In the first week of March 1968 in East L.A., a “pre-planned” group of students walked out from their classes at Wilson High School, eventually setting off a series of mass walkouts, or what they referred to as blowouts, throughout the city in the fight for a better education and access to more resources. The East LA Blowouts were a collaboration and the result of many prior events. While, more straightforwardly, the students were protesting first-hand accounts of cruel treatments in their school, they were also inadvertently protesting a history of racial injustices in the education system in the US. Very quickly over 20,000 students from five East L.A. schools (Lincoln, Wilson, Garfield, Belmont, and Roosevelt) took part of this event and walked out. Till this day, this is still the biggest student-led protest in US history, which resulted in a change of identity among the Mexican American youth.
During this time period, many students faced harsh circumstances in their school. They were heavily punished for speaking Spanish in school,
“more than 50 percent of Mexican-descent students [were] leaving school before graduation,”**
they had overcrowded classrooms and schools, and in general, were seen as incapable and only good for labor. Their teachers, as well as the whole educational system, assumed that Mexican American students did not have potential, resulting in a lack of support to pursue any education. However, it was also important to realize that these walkouts were the result of hundreds of years of racism in the US, and more specifically segregation that also impacted Mexicans and Mexican Americans. While Brown v. Board of education desegregated schools for Blacks and white in 1954, prior to this, the case of Mendez v. Westminster (1946) also declared it unconstitutional to segregate those of Mexican descent into distinct schools.
The “implementation of ‘separate but equal’ schooling […] limited the quality of education available to students of color and all but guaranteed their future school failure; this in turn limited social mobility and perpetuated unequal access to employment, housing, and health care.”****
This is what students, like the ones involved in the protests, decided to speak out about it.
The blowouts were all very well planned out and were a result of prior meetings, events, and the collaboration of different organizations. In fact, “an important component of organizing the blowouts was the active participation in meetings that helped to develop or support the demonstrations.”* Here is where the students made their lists of demands, including demands such as smaller classrooms and more Mexican American administration, which became their main form of justification for their actions, and what they presented to the School Board multiple times. The blowouts lasted for over a week, with heavy disapproval and punishment from administrators. Students were threatened with removal of scholarships, and academic discipline. However, most harshly, the walkouts eventually led to some form of violence as the police were quickly sent, and they treated the students like if they were rioting, which they weren’t. Eventually, the students were promised a review of their demands in the next School Board Meeting, and while that did happen, no change occurred. On top of that, weeks later, 13 were arrested in conspiring to initiate the walkouts and they each faced up to 66 years in prison.***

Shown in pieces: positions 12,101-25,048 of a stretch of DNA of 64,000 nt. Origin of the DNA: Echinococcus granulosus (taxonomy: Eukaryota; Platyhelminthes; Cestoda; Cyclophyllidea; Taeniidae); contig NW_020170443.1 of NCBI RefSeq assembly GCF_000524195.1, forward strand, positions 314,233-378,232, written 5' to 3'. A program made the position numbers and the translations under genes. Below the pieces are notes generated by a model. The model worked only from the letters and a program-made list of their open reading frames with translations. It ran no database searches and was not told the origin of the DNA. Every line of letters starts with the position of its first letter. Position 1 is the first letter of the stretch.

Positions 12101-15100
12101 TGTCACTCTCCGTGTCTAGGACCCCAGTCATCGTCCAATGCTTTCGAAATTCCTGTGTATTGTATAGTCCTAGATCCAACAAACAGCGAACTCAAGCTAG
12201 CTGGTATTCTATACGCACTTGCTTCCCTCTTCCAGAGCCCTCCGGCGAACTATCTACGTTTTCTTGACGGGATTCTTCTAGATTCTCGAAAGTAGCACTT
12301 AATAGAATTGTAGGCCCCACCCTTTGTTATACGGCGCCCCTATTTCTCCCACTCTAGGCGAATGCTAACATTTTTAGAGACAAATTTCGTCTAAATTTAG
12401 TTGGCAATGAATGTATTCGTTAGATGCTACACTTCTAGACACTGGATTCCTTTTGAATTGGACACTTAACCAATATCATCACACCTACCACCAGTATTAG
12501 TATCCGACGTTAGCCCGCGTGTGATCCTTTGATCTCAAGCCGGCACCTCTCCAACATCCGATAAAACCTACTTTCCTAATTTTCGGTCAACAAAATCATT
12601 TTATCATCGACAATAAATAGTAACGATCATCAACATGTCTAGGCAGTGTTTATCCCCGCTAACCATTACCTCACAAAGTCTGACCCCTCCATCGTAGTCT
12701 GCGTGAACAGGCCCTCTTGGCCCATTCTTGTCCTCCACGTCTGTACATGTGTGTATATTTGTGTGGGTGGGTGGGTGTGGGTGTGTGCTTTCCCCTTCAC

The aftermath of the walkouts was not what many had envisioned. Many of the demands the students believed in and fought for were ignored by the school board, and additionally, people from their community were arrested and feared prosecution because of the walkouts. However, their resistance still continued, and a state appeals court exonerated them, throwing out all the charges as they were protected under the first amendment.*** Both the walkouts and the legal consequences helped legally established Mexican Americans as “non-white” aiding in their future fight for greater, more equal and rightful opportunities they were being denied.
While the students did not have many of their demands met by the school board, they still had bigger victories. There was a change to the spirits of Mexican American students as they were able to redefine themselves and realize the power they held against racial injustice. In the months and years following the blowouts, the number of Chicano students attending college in California tripled, quadrupled, and even quintupled the number of Chicanos attending before. Walkouts like this, and even the Chicano movement, gave marginalized groups of people the ability to fight for social injustice and others their rights. It is what inspired many other Mexican Americans to become educated, to be able to pursue a career as school administrators or even as politicians. These blowouts also inspired other protests and the formation of groups such as MeCHa, which is still active till this day. The youth developed an identity for themselves that would follow them into empowering future generations of successful Mexican Americans.
*Bernal, Dolores Delgado. “Grassroots Leadership Reconceptualized: Chicana Oral Histories and the 1968 East Los Angeles School Blowouts.” Frontiers: A Journal of Women Studies 19, no. 2 (June 1998): 113–42. doi:10.2307/3347162.
**Haro, Carlos Manuel. “Write Your Own History.” Aztlan 39, no. 2 (Fall 2014): 149–53.
***López, Ian F. Haney. “The Chicano Movement and East L.A. Thirteen.” Racism on Trial the Chicano Fight for Justice (2003): 157-177.
****Quirós, William A. Calvo. “Thank You Maestro.” Aztlan 39, no. 2 (Fall 2014): 155– 65, http://search.ebscohost.com.proxy2.library.illinois.edu/login.aspx?direct=true &db=asn&AN=98363962.